Saudi Arab

Saudi Arabia receives new consignments of French speedboats: SPA

Saudi Arabia’s navy has received the second and third batches of French fast interceptor boats, as part of a technology transfer deal with the Paris government.

The official Saudi Press Agency reported on Sunday that General Fahed al-Ghufaily, head of the Saudi Royal Navy, oversaw a delivery ceremony for the HSI32 vessels on the eastern coast of the Persian Gulf kingdom.

Noting that the vessels are among the most modern speedboats, al-Ghufaily said they will “contribute to raising combat readiness of the maritime units and help protect the strategic interests of the kingdom”.

The delivery comes as part of an agreement with the French CMN shipyard for the construction of 39 boats.

Under the deal, half of the boats are to be made in France and the rest in Saudi Arabia. The first two boats were delivered to Riyadh in July last year.

Germany was the only European country to impose a halt on arms sales to Riyadh in 2018, citing circumstances surrounding the gruesome murder of dissident Saudi journalist Jamal Khashoggi at the Saudi consulate in Istanbul. It also pointed to the kingdom’s aggression on Yemen that has killed tens of thousands.

The kingdom is stuck in a costly war on Yemen it launched in March 2015 in a bid to reinstall the former Saudi-backed regime and crush the popular Houthi Ansarullah movement.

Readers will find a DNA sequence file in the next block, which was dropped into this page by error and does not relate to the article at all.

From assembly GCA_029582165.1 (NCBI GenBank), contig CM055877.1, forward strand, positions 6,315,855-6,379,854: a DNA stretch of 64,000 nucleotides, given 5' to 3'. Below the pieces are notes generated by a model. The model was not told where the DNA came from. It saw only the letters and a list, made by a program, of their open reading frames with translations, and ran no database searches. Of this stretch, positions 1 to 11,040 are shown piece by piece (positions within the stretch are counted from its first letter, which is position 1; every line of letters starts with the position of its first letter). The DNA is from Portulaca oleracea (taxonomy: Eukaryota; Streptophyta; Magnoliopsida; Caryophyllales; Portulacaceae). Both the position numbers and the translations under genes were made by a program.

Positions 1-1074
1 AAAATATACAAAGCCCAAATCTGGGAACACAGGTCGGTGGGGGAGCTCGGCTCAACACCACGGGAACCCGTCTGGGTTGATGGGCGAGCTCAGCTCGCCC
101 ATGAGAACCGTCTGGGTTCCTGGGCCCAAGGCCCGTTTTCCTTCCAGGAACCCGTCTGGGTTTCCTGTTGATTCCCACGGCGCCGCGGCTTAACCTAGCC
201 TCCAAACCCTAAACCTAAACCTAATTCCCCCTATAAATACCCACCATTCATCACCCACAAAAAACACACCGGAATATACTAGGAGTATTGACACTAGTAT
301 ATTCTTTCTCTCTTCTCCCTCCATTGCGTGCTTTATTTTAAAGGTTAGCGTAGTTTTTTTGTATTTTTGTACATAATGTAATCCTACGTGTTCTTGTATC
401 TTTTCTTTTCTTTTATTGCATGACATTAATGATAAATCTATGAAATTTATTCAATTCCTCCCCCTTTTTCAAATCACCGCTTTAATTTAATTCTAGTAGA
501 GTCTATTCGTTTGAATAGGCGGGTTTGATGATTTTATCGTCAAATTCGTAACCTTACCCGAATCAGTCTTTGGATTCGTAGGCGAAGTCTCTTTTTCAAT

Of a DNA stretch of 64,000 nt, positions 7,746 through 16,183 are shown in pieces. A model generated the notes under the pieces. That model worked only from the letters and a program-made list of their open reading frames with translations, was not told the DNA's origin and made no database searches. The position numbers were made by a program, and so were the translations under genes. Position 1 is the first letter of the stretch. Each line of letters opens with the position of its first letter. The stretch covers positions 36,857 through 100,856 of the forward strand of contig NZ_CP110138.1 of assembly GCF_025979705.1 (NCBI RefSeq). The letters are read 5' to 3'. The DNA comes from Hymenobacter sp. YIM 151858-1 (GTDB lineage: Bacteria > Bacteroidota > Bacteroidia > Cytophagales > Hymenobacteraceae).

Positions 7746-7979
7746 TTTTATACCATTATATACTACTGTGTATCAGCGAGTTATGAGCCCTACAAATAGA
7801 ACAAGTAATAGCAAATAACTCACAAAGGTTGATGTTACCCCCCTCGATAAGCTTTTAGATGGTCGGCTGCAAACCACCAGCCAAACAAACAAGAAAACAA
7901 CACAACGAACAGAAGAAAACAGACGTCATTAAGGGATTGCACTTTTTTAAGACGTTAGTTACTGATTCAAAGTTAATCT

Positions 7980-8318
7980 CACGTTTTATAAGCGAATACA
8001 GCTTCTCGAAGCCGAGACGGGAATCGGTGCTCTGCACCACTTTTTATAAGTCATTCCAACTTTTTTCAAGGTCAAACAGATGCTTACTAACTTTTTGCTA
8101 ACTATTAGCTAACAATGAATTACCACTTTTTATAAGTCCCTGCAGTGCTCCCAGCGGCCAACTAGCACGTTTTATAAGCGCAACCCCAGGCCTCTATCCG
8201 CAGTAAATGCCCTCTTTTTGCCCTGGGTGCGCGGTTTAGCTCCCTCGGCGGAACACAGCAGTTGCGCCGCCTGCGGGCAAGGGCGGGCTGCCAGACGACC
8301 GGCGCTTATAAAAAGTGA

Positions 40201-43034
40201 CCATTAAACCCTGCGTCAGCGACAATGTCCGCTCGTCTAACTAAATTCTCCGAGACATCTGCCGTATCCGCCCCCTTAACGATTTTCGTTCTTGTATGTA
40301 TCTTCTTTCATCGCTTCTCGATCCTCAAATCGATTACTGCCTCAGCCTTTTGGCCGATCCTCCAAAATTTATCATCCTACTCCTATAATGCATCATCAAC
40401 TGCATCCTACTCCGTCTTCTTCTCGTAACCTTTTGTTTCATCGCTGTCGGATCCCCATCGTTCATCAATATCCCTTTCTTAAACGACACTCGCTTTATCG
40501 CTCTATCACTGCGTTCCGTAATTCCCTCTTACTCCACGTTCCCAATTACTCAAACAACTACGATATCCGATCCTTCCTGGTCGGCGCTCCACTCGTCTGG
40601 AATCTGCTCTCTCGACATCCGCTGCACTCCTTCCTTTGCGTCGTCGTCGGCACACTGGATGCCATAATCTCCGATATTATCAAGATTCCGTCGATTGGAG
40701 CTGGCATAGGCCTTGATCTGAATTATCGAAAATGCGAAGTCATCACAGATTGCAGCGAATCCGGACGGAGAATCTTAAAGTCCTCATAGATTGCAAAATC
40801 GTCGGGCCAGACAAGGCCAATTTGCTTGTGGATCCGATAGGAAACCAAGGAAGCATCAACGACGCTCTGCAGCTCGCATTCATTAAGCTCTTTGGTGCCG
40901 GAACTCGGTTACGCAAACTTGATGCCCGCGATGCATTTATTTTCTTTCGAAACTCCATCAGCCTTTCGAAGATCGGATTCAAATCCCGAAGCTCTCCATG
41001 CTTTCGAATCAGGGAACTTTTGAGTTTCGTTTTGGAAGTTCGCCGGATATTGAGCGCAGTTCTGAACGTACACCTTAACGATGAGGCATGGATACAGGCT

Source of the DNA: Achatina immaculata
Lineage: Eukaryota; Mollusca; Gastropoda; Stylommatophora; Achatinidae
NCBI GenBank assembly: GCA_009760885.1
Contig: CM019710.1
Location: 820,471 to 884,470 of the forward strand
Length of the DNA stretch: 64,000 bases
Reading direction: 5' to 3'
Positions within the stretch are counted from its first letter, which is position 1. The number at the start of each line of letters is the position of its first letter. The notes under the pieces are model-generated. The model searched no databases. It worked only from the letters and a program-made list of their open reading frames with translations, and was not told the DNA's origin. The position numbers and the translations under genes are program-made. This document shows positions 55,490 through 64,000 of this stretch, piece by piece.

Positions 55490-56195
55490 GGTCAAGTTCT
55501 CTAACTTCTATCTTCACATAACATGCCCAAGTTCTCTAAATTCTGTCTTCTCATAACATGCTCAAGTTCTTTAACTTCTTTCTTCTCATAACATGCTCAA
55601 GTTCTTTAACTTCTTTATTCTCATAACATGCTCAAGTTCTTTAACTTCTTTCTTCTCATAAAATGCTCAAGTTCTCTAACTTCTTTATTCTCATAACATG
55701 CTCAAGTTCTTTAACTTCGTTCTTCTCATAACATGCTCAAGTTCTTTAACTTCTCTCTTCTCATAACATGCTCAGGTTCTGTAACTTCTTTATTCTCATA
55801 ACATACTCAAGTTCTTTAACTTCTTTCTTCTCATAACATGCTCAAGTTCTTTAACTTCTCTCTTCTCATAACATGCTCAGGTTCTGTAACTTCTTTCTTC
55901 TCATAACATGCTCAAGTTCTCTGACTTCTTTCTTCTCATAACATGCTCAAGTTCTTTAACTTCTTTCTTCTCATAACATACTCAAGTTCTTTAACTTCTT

However, over five years into the Western-sponsored war, Saudi Arabia has achieved neither of its objectives and instead plunged Yemen into what the UN says is the world’s worst humanitarian crisis.

Despite international outrage over both the Khashoggi murder and the war in Yemen, however, most countries have decided to maintain profitable arms deals with Riyadh.

Saudi Arabia’s military budget amounts to more than 8 percent of its GDP, one of the largest in the world.

The kingdom was the world’s largest weapons importer in 2015–19, according to the Stockholm International Peace Research Institute (SIPRI). The regime’s imports of major arms increased by 130 percent compared with the previous five-year period.

Riyadh is the largest buyer of American-made weaponry. US President Donald Trump signed an arms deal worth $110 billion with Saudi Arabia in May 2017 on his first foreign trip since becoming president.

Before his presidency, he had described the kingdom as “a milk cow” which would be slaughtered when its milk ran out.

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